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Letters of love endure


Boxed in its tattered postage-due package, Lucy Baier's 60-year-old card remains a treasured keepsake of her teenage romance with her soldier.

Sent from San Francisco by Paul Baier before he shipped out for Korea in 1953, the oversized card with fabric detailing was one among hundreds of pieces of correspondence that provided a connecting thread between the 21-year-old soldier and his 17-year-old bride-to-be.

"I saved the letters he wrote to me, and later I thought, 'What am I doing with all those letters?' " she said, thumbing through a few photos and vintage greeting cards at her kitchen table. "But I didn't throw this (Valentine) away.

"I thought, 'I'll always keep that with my cedar chest things.' "

The card, signed "With love and best regards," in elegant penmanship, was purchased from a post exchange in San Francisco. Next to the card, a fading photo of several soldiers reminded Paul of the young Ellis County men who shipped out for Korea with him.

Most of the men, Lucy said, have died. She and Paul agreed he might be the last surviving member of the group.

But Paul brightened considerably as he picked up another photo from the pile.

"There's my keepsake from Korea," he said, indicating a photo of Marilyn Monroe he took during the war. "In '53, she had married Joe DiMaggio, and he went to Japan to teach the Japanese to play baseball.

"And she came over to Korea to entertain troops. A bunch of us managed to get a weapons carrier, it's like a 3รขÑ4-ton truck, and there were six or eight of us and we drove for hours, but we found the place."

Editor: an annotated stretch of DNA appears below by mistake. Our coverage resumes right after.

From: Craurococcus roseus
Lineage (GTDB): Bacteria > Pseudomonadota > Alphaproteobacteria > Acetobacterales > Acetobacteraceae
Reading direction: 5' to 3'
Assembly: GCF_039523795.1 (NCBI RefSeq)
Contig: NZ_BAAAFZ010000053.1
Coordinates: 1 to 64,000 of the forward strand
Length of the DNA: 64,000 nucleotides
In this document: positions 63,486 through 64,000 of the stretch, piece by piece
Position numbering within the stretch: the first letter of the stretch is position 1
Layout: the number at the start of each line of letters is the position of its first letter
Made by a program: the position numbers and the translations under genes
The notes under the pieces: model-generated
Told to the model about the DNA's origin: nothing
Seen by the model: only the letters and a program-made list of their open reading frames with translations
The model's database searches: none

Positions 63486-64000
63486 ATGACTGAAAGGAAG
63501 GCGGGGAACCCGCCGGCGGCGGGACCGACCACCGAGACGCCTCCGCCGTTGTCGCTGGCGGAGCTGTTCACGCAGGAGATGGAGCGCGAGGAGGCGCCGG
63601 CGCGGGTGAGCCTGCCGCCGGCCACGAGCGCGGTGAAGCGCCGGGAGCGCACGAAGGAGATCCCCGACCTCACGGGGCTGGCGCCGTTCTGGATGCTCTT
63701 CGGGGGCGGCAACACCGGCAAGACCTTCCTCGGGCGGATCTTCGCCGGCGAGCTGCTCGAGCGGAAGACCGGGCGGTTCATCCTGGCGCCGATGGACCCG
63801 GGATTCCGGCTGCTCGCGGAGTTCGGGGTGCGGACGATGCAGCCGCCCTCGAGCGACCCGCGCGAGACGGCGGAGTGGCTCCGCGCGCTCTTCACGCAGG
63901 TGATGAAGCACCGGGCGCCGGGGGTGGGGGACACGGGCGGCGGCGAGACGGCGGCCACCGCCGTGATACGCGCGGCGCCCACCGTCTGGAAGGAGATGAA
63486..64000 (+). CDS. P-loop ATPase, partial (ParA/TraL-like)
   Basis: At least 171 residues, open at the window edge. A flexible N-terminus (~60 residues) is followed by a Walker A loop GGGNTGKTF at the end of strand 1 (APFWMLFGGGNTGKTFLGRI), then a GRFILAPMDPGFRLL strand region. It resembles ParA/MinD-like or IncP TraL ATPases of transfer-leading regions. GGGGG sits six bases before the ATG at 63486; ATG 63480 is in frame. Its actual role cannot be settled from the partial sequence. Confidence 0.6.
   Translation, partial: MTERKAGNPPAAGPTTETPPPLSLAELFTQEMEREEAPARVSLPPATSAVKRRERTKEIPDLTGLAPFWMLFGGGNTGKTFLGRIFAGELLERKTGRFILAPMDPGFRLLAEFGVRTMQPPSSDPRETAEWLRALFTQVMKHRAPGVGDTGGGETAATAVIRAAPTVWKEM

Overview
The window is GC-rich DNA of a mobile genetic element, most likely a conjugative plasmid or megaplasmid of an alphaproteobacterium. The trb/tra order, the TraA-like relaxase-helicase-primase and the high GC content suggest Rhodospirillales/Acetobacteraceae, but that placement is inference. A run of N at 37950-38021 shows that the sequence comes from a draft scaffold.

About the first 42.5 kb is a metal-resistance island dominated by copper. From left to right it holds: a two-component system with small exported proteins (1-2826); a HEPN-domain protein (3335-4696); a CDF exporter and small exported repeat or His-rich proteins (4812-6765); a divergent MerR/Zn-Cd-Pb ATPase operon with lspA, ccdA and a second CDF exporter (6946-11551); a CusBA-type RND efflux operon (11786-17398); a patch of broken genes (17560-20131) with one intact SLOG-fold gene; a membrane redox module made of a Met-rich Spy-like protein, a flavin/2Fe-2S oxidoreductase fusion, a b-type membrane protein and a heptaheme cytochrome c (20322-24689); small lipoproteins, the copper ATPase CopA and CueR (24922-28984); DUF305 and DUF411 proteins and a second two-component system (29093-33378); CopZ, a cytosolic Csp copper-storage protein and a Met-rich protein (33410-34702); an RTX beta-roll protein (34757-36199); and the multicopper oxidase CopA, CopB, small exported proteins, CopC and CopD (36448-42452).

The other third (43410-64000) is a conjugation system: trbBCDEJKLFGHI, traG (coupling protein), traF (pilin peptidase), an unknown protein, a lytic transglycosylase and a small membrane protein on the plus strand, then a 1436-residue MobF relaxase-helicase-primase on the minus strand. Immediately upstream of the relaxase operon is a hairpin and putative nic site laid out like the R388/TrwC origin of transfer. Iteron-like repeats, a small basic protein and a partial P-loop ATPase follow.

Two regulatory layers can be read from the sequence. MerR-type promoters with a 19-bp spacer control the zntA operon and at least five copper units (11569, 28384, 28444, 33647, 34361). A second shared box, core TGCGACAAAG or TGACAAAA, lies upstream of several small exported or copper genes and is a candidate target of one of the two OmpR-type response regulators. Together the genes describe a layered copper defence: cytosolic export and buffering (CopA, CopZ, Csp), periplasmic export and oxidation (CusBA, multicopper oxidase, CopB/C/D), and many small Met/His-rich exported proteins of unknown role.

Despite the quality entertainment, Baier had no interest in re-enlisting after his two years of service and returned to Ellis County.

"They begged us to stay in, but they took all the NCOs and they put a crowd of soldiers around us, and they tried to convince us to re-enlist," he said. "It wasn't my bag."

Lucy was attending Victoria High School during Paul's deployment. They married 58 years ago, the November after his return from Korea.

For 14 years, the couple ran a family dairy operation in Ellis County. They raised five daughters, Susan, Mary, Jane, Betty and Amy. Tragedy struck the family when Amy was killed in an automobile accident 23 years ago during her senior year at Victoria High School.

Paul and Lucy moved to Hays in 2008 after selling the farm in 2007.

"I told my neighbors, 'My cows are gettin' old. ... It's time to part company,' " Paul said with a laugh.

When asked if she had any marital advice for young couples, Lucy got right to the point.

"All I can say is, there is lots of trials and tribulations in a marriage, especially when you lose one of your children," she said. "It seems like you grieve in different ways.

"If you slide downhill, and the other one is going the other way, I can see why the marriage will not last."

But Paul was even more direct.

"Work hard," he said. "Support your family and get along."